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Microsoft Windows™: 30 years, and not one bit wiser

By Jewe | January 14, 2015

I have had somewhat of an odyssey with my Windows 7 system recently, and now I need to vent.

I never was an enthusiast when it came to upgrading to new OS versions. I like to stick to things that I know, and keep my desktop as I have configured it. Having used Windows XP for a long time, I felt it was time to finally upgrade when Windows 7 came out. I never regretted that decision. My system has run stable from day one, even though I had to go through several changes in computer hardware.

So you could say, I was pretty happy with my OS, until recently anyway. That all changed a few days ago, when I discovered one big flaw in the system’s design, or more precisely in its way to handle boot problems.

Microsoft has undoubtedly invested a lot of effort and thought into providing better repair options for broken Windows installations. To be fair, I think for ordinary people who aren’t tech-geeks, the chances of repairing a broken installation have become better due to this.

Unfortunately, as it turns out, in their attempt to make this process easier, they have also introduced a HUGE FLAW that threatens to render your system unrecoverable — with the only option left being to wipe the disk and make a clean install.

The culprit: Windows file and registry virtualization

Recently I installed a new application. It doesn’t really matter which one, as it has nothing to do with the problem, it was just the catalyst.

Anyway, the application allows some extra options to be set if you manipulate it’s registry keys (it’s an old 32-bit app). So I launched up Regedit and looked for the application. But it’s keys were nowhere to be found. I had to search the entire registry until I finally found them: Windows 7’s new file and registry virtualization had moved them to some obscure place in the registry.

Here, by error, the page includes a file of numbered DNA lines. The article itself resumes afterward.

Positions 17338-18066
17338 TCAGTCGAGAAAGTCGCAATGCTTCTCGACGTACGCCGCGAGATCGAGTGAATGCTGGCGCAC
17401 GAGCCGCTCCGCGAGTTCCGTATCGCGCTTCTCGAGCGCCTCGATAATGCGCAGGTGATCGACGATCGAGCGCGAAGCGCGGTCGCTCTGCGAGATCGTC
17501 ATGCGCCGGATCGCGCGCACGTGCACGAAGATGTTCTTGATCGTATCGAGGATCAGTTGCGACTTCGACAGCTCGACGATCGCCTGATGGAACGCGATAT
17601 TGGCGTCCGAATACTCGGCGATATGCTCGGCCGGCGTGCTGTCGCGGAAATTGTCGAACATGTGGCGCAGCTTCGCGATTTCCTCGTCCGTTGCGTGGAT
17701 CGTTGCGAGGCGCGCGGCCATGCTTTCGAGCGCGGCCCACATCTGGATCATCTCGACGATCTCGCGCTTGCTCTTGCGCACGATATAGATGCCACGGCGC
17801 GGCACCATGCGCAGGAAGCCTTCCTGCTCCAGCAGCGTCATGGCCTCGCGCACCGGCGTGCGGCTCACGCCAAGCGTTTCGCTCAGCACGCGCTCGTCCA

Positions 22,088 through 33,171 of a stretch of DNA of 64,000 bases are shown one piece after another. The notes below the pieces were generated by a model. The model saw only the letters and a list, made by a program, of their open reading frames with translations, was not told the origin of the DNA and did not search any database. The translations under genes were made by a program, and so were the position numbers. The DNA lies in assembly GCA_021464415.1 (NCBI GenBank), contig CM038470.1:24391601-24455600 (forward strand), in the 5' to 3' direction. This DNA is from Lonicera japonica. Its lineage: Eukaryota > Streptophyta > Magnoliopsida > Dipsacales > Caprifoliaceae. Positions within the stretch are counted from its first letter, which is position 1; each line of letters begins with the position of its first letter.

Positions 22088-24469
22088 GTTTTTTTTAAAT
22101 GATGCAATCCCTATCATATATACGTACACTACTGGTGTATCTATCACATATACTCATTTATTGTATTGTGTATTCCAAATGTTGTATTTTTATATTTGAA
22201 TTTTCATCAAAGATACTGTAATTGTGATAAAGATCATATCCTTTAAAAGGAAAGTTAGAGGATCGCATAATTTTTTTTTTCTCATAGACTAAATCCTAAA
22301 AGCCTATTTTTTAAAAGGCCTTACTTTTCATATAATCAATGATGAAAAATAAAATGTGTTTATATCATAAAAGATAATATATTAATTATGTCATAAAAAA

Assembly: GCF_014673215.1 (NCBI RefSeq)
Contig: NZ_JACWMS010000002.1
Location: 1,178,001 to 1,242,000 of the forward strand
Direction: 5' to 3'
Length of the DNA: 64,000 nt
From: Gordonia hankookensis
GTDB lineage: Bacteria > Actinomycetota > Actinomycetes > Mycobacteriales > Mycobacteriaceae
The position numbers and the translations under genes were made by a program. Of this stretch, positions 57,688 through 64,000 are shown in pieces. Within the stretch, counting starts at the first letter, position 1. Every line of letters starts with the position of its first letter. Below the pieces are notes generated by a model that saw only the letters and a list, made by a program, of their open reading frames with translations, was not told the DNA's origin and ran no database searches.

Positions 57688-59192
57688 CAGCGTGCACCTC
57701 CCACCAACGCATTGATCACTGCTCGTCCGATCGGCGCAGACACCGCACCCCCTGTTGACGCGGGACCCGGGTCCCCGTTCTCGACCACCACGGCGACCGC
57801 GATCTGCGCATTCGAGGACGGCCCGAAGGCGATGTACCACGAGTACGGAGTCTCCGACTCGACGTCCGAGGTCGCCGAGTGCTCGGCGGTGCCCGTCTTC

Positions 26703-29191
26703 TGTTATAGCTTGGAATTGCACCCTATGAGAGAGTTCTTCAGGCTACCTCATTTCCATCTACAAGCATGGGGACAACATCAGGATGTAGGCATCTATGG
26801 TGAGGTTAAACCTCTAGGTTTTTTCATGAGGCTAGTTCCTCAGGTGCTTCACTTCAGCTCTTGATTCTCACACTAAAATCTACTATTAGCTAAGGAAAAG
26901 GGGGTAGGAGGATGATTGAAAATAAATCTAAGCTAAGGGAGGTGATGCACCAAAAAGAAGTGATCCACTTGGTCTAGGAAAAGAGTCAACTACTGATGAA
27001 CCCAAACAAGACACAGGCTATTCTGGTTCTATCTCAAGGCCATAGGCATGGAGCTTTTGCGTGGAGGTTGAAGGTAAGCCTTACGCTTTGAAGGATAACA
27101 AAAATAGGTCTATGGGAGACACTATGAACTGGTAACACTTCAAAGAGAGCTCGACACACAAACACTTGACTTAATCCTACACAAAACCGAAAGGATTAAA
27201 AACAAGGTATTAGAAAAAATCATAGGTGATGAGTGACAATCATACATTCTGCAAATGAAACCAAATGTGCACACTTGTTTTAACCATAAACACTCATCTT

This virtualization, that doesn’t even notify users when it relocates files and registry keys, is one area, where I think Microsoft’s developers got too far ahead of themselves. Needless to say, this mechanism will cause applications to fail if they want to read or write other application’s registry keys. So any GUI application that acts as a front-end to set parameters for a service or command-line program will fail, if said program or service has been silently virtualized by Windows 7.

But actually that’s not the issue here. It was just the reason my whole system went downhill. Not knowing about this feature, I did some research on the Internet, and finally found out how users can deactivate it. I strongly recommend NOT doing this, unless you have just set up a new, clean system!

Turns out, if you disable virtualization, Windows 7 is not smart enough to move all virtualized registry keys and files to the location where they belong and are expected. No, programs that had been virtualized will now simply fail. Thanks for this option Microsoft!

This all wouldn’t have been that bad, if my NVIDIA graphics driver software (which is, by the way, WHQL-certified) hadn’t been virtualized by Windows 7 for whatever reason.

Shortly afterwards, I started an application and got an instant black screen reboot.

Endless reboot limbo